Farming Megathread go? (edited for your farming pleasure)
So to make things easier instead of posting in my camas shortage thread I figured we'd start a new farming megathread to share ideas and discoveries with the community to help eachother out. the main reason for this is a few key things I have discovered:
1: plots will lose nutrients as you plant crops in them and will progressively get worse and worse at growing whatever plants as the nutrients are depleted.
2:Nutrient loss seems to "bleed" over into other plots, both around and below (i.e. removing the offending plot and testing the soil beneath resulted in the exact same nutrient level) I noticed that it wouldn't generally be 1 plot but plots within a semi random radius (sometimes a strip 3x10, some times 2x4, the rhyme or reason eludes me as yet.
3: Going "fallow" does restore nutrients to their "default" values over time the entire "field" (plots that are tilled and connected, like 3x3 10x10, whatever you have setup) MUST be empty of plants for it to begin recovering nutrients/moisture
4: harvest the entire field and lay it fallow ~ a day and your nutrient levels will be back to their natural state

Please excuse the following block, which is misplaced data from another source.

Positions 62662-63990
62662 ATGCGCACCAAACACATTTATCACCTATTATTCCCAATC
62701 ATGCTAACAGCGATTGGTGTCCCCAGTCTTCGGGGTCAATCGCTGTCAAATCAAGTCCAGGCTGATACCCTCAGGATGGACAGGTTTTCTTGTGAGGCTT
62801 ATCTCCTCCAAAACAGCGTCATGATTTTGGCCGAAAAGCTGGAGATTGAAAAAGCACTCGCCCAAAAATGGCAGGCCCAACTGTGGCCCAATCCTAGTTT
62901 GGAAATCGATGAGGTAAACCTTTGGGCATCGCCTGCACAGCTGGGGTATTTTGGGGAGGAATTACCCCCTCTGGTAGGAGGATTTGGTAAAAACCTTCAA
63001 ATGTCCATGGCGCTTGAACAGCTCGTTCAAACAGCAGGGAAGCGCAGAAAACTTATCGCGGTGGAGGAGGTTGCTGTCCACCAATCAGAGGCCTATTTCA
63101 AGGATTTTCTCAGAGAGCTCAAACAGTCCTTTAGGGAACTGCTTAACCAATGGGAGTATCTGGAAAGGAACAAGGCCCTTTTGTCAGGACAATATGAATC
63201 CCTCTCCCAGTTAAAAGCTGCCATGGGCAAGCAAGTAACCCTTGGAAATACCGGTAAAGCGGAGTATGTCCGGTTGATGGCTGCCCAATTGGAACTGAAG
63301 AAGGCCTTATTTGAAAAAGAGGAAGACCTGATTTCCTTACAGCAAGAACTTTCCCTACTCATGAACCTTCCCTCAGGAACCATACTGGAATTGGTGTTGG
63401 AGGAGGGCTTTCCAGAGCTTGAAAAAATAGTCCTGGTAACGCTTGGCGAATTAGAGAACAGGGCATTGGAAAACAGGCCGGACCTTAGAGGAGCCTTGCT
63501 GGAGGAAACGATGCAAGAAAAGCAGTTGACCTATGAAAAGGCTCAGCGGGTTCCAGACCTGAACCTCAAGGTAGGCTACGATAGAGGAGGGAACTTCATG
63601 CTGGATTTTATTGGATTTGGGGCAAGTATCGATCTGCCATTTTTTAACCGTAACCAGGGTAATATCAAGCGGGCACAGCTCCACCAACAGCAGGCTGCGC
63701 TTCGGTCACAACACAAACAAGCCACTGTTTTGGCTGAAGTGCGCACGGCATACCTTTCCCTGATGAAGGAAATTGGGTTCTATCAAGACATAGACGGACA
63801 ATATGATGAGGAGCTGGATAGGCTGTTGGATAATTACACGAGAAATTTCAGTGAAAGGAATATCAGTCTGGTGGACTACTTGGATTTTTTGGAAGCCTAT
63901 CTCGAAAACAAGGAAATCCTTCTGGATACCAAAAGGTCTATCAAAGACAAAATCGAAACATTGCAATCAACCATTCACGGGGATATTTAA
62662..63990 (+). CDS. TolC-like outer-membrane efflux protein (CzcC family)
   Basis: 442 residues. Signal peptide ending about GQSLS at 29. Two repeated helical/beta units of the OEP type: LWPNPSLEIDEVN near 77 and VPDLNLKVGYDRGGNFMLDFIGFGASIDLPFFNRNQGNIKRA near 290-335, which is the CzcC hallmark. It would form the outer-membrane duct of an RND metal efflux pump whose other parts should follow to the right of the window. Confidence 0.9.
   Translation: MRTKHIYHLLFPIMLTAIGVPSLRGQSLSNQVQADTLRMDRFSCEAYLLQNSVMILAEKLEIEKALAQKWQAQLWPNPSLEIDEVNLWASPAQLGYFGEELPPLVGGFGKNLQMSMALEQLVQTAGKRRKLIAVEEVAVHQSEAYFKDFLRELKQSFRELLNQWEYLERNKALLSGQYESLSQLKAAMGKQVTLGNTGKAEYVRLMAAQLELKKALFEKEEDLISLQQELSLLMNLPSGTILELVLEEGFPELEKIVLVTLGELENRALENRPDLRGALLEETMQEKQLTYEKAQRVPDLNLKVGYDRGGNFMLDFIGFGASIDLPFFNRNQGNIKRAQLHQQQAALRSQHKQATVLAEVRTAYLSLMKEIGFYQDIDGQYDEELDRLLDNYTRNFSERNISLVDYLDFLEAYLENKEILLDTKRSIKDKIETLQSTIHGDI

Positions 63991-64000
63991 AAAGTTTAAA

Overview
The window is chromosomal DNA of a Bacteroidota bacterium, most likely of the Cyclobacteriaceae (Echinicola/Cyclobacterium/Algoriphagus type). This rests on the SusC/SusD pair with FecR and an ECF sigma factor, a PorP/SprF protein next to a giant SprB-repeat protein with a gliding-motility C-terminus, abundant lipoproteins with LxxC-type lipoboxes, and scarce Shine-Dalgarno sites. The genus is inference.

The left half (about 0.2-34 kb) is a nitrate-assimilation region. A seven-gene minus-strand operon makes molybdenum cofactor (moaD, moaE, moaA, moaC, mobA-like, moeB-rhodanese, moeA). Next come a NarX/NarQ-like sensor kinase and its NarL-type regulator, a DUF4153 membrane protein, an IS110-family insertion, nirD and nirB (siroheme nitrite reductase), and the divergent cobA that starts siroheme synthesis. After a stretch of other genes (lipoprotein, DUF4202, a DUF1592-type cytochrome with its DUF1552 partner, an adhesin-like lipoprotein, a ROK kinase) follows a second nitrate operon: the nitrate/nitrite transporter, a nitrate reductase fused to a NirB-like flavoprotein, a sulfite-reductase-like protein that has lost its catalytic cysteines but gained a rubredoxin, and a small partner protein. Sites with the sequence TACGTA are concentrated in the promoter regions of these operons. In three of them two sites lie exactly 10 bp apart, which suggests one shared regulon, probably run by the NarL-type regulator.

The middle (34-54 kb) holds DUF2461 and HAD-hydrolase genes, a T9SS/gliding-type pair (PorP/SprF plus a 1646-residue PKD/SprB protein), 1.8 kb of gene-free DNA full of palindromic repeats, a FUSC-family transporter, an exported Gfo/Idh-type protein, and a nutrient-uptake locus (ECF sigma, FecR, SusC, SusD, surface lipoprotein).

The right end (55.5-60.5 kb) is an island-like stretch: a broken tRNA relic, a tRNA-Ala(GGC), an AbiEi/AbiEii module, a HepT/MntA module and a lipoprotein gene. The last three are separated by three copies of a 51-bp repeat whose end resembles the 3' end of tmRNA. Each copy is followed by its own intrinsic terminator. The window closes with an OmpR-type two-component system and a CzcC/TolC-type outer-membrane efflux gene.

I've edited the post to better reflect my findings and will continue to do so over time. I may make a wiki entry as well to help folks out.
my next experiment shall be on nutrient draw based on which plants as well as increasing various nutrient levels over time. any feedback or ideas would be greatly appreciated going forward.
thanks for reading, share your tips/tricks. anyone with fertilizer experience would be appreciated. I'll answer any questions folks have to the best of my abilities and I hope others will do the same.
I have been experimenting for sometime with nutrient values in the soil, by removing and replacing dirt. It seems if a plant is at stage 3 you can jump stages by removing and replacing the adjacent block of dirt. This has worked for me several times even if the plant is not fully mature.
I have removed adjacent untilled soil, and replaced it with fresh dirt. This seems to help in the growing phase of the dirt. Also I have experienced that moving previously fertilized dirt helps increase the yield with the tilled dirt. I plan on doing a series with this portion of the game as soon as I buy a capture card for my laptop.last edited by
ChillBilly's Testing Server Owner
@ChillBilly do you have a gforce video card? if so the Gforce Experience program allows you to do video capture and streaming directly to twitch. You can get this directly from their site http://www.geforce.com/drivers . If you have a Radeon card I am sorry I am not familiar with their program capabilities.